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Catherina Cunnane
Catherina Cunnane
Catherina Cunnane hails from a sixth-generation drystock and specialised pedigree suckler enterprise in Co. Mayo. She currently holds the positions of editor and general manager at That's Farming, having joined the firm during its start-up phase in 2015.
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1 in 5 mart visitors attend for social reasons alone

More than a Mart: Key findings

Livestock marts tackle social isolation and improve the health and well-being of their users.

That is a key finding contained in a new report the Prince’s Countryside Fund commissioned and Dr Caroline Nye, Professor Matt Lobley and Professor Michael Winter from the University of Exeter carried out.

The publication, More than a Mart, was launched last week.

More than a Mart

It identifies several different ways that markets add value to their local communities.

More than a Mart shows that from running health surgeries to carol services, venues for training to farm shops, marts are far more than just a place to buy and sell livestock.

The research noted that some marts have become increasingly welcoming to women in farming.

According to data, approximately 17% of UK farmers are women, increasing 7% in a decade.

One woman who responded to the report said: “For myself, personally, the mart has been a huge boost.”

“It has given me so much more confidence to do things. I do feel that I can talk to people, and sometimes it is easier to talk to people outside the family.”


Dr Caroline Nye, a research fellow at the Centre for Rural Policy Research, University of Exeter, and lead author of the report said:

“The livestock auction mart is one of the few places left where members of the agricultural community can congregate together regularly and share their experiences.”

“As farmers become more and more isolated from each other, as well as from their customer, the importance of these spaces has become so much greater than that of their original purpose.”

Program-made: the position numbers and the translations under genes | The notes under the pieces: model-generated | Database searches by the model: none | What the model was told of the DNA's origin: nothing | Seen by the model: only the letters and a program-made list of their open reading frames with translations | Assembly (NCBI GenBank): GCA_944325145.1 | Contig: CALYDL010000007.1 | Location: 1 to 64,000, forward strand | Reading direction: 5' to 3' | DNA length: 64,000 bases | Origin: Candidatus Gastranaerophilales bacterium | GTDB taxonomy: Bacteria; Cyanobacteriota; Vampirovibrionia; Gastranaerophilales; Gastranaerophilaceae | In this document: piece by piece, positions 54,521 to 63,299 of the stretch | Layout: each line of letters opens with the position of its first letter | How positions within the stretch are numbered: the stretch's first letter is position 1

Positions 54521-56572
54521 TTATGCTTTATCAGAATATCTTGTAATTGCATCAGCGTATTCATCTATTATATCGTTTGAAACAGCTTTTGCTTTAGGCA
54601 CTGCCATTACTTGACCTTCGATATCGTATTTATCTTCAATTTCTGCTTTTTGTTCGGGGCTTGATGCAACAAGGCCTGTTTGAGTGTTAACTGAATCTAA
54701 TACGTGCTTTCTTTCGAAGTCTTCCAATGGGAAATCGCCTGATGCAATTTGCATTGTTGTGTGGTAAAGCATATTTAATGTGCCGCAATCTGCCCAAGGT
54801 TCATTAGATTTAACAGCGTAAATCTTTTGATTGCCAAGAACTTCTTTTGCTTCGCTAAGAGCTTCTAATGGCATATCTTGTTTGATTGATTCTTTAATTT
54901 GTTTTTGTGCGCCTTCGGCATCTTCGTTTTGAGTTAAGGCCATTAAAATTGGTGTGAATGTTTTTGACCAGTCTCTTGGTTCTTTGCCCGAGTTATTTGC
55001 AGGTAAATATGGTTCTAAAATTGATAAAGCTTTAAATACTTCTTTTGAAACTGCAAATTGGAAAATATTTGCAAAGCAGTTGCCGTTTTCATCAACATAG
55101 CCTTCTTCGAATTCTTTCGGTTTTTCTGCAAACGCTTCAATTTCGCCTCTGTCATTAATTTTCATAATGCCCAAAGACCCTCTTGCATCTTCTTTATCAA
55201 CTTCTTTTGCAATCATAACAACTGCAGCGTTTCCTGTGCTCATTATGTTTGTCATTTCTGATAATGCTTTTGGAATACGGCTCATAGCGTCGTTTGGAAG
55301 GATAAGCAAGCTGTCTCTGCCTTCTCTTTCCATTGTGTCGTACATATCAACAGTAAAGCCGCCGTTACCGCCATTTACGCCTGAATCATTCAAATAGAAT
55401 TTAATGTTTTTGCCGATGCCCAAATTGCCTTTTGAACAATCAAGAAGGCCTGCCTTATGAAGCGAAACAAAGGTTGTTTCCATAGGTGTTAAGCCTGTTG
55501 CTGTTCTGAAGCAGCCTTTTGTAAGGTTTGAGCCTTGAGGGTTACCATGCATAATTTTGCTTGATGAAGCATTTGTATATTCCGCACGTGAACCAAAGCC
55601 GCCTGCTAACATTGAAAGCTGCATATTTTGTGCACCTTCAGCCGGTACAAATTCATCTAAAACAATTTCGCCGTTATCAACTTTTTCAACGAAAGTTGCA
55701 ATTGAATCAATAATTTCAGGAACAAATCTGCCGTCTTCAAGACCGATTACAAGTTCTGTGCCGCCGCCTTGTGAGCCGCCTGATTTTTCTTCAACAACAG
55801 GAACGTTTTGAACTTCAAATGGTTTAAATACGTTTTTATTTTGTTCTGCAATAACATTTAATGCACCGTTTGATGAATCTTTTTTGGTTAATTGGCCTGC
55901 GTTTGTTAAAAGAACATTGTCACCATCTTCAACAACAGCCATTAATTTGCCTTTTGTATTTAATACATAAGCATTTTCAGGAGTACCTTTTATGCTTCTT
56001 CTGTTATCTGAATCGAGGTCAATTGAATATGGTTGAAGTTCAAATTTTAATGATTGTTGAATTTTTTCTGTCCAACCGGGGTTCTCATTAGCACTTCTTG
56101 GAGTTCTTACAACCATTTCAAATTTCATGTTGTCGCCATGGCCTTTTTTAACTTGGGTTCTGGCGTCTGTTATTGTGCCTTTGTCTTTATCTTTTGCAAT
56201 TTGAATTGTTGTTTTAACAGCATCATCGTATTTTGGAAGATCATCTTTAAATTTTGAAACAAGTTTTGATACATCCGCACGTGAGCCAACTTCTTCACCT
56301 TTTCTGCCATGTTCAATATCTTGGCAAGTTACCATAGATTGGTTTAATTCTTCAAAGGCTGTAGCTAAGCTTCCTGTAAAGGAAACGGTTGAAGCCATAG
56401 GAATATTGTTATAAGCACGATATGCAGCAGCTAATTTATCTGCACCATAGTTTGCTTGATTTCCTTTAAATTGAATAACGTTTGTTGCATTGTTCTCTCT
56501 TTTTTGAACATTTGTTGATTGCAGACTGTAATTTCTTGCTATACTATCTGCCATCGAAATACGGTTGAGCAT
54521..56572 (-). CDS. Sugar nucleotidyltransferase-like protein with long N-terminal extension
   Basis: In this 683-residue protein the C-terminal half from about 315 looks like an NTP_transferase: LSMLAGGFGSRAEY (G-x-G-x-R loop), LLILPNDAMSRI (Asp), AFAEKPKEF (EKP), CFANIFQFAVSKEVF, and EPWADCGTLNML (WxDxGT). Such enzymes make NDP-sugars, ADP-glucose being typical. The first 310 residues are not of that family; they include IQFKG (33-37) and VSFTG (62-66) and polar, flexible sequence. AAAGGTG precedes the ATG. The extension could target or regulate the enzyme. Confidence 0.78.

“They are key hubs from which members of the agricultural community can be supported to become more resilient both in terms of business and of health, and they should be recognised, utilised and supported as such.”

Marts offer alternative services

Chris Dodds, executive secretary of the Livestock Auctioneers Association said:

“We welcome The Prince’s Countryside Fund report, which highlights that livestock markets continue to be at the heart of the rural community, not only in playing an integral part in the red meat supply chain in providing the much valued independent, transparent, open and competitive forum used to determine the true market value of livestock but also through providing a myriad of alternative services and support for the local farming community.”

He said the Prince’s Countryside Fund report findings and recommendations will assist auctioneering businesses throughout the UK to prepare and equip their businesses.

This will ensure services and support they provide to the rural community will continue to “develop and prosper”.

The LAA will work with its members throughout the development and delivery of this work.


A farm support network based at a UK mart told the report authors:

“Let me say it very, very bluntly OK. It saves lives.”

The research found that as many as 1 in 5 mart visitors come for social reasons alone.

Marts offer solutions to the issue of poor mental health within the industry.

These include rural chaplains and auction mart managers who are a trusted source of knowledge, to farmer networks who attend sales.

The report urges livestock farmers to engage with support services and social activities at their mart. It also appeals to them to advantage of events, training, and other support livestock marts offer.

More mart-related content.

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